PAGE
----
Bindi, the magical plot dog.But I do have a secret tool that makes me a stronger, more competent writer, and I'm going to share it with you now: I have a magical plot dog.

I know, I know....some of you are skeptical such a beast exists, but I can prove it's true.

The way my aforementioned writing schedule works, I have a couple full days each week devoted strictly to writing. I have specific word count goals for those days, and I can get pretty testy if lunchtime rolls around and I'm nowhere near the mid-point on the day's goal. So testy, in fact, that I've been known to turn to my dog, Bindi, with an apology.

"I know I said we'd go for a w-a-l-k at lunch, but I'm stuck on a sticky plot point and I'm way behind and I've gotta meet this deadline," I'll tell her. "Can we skip it today?"

And my dog will look at me, shake her head, and reply. "You idiot. First of all, I learned to spell walk about five years ago. And second of all, don't you know that taking me for a walk is exactly what you need to get unstuck right now?"

The thing is, she's right. She can spell walk, though she can't actually talk. Well, not unless I've had too many glasses of wine.

But she also has a point about the writing. Just last week, I was tangled up in a plot snarl I thought I might never escape. I'm on deadline with a book that absolutely, positively must be finished by the Monday before Thanksgiving or my editor will cut off my thumbs and sew them to my forehead. Despite what you might imagine, that sort of stress is not conducive to good writing.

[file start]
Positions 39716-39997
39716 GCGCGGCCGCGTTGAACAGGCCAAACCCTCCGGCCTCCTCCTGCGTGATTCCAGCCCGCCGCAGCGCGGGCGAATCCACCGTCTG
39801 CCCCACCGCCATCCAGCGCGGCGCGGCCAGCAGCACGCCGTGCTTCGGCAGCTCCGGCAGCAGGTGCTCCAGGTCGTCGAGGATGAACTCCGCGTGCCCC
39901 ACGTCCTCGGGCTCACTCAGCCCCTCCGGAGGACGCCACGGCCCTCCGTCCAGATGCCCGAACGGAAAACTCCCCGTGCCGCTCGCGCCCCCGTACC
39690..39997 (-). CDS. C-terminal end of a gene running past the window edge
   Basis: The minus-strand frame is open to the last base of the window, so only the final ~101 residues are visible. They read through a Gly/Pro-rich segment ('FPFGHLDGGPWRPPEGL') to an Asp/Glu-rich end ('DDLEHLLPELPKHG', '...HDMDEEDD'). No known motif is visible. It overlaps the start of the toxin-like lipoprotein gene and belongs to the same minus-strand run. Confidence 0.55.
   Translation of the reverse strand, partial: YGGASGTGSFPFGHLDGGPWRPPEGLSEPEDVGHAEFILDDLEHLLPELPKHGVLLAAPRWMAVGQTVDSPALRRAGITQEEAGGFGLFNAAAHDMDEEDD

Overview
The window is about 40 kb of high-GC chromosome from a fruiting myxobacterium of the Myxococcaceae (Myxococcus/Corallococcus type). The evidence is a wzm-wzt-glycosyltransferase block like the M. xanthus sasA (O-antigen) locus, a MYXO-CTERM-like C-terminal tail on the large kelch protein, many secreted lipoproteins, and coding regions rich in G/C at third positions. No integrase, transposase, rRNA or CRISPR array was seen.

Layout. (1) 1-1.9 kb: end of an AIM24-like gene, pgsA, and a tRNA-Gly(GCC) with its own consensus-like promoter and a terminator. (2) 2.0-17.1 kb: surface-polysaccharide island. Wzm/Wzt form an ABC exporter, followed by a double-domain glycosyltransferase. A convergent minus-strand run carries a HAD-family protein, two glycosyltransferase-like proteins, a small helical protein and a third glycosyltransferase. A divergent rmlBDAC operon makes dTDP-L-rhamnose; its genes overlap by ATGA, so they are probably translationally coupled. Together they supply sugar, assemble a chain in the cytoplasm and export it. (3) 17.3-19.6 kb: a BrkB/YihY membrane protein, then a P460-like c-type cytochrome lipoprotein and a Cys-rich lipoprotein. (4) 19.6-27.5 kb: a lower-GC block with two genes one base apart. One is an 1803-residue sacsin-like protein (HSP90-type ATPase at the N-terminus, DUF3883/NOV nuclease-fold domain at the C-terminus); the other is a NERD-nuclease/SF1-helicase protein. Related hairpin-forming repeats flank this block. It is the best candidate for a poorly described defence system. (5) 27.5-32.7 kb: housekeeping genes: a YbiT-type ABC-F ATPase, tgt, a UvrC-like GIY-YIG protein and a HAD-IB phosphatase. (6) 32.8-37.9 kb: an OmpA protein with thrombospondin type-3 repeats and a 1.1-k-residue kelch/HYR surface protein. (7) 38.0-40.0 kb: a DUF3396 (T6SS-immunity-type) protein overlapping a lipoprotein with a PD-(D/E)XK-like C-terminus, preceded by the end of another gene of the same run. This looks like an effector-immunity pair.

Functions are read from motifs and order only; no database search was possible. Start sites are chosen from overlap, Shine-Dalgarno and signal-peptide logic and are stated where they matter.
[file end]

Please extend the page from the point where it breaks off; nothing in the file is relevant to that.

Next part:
When lunchtime rolled around with no solution in in sight, I did something dumb. I didn't skip the walk – hey, I'm not that dumb – but I did decide to multi-task by calling my mom for a quick chat. And as much as I enjoyed our visit, I came back to my writing desk, sat down, and stared at the screen.

Nothing happened.

I turned to my magical plot dog. "What the hell? I still don't know how to write this scene."

Bindi sighed and shook her head. "You're a moron."

"Oh yeah?" I fumed. "Well you lick your butt."

"You're just jealous."

Again, she probably had a point. Not about the butt-licking, but the fact that I should know better by now. A walk with the magical plot dog is a sacred thing. You can't spend the time chatting with a friend or fiddling with your phone. You have to let your mind wander freely while the fresh air and nature have their way with your fumbling author brain.

There's real science behind this concept. According to a study titled Creativity in the Wild: Improving Creative Reasoning through Immersion in Natural Settings , "Attention Restoration Theory (ART) suggests that exposure to nature can restore prefrontal cortex-mediated executive processes.... Consistent with ART, research indicates that exposure to natural settings seems to replenish some, lower-level modules of the executive attentional system."

Or you can just say you've got a magical plot dog. Whatever.

I shut down my laptop that evening with no solution to the plot snarl and a word count that was lower than what I'd hoped for. The next morning, I got up early to walk the dog. I left my phone at home, and by the time I reached the end of my street, I'd figured out the whole damn scene.

For the record, the dog might not be a mandatory part of the process. If you don't have your own canine companion, it's possible a mere walk around the block could have the same effect. Just a few minutes of fresh air and escape from the tethers of technology can work wonders on your brain. It's the solitude and the change of scenery that makes the magic happen.

Just don't tell my magical plot dog, okay? She'll get pissed. 
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Published on November 10, 2014 02:30 • 9 views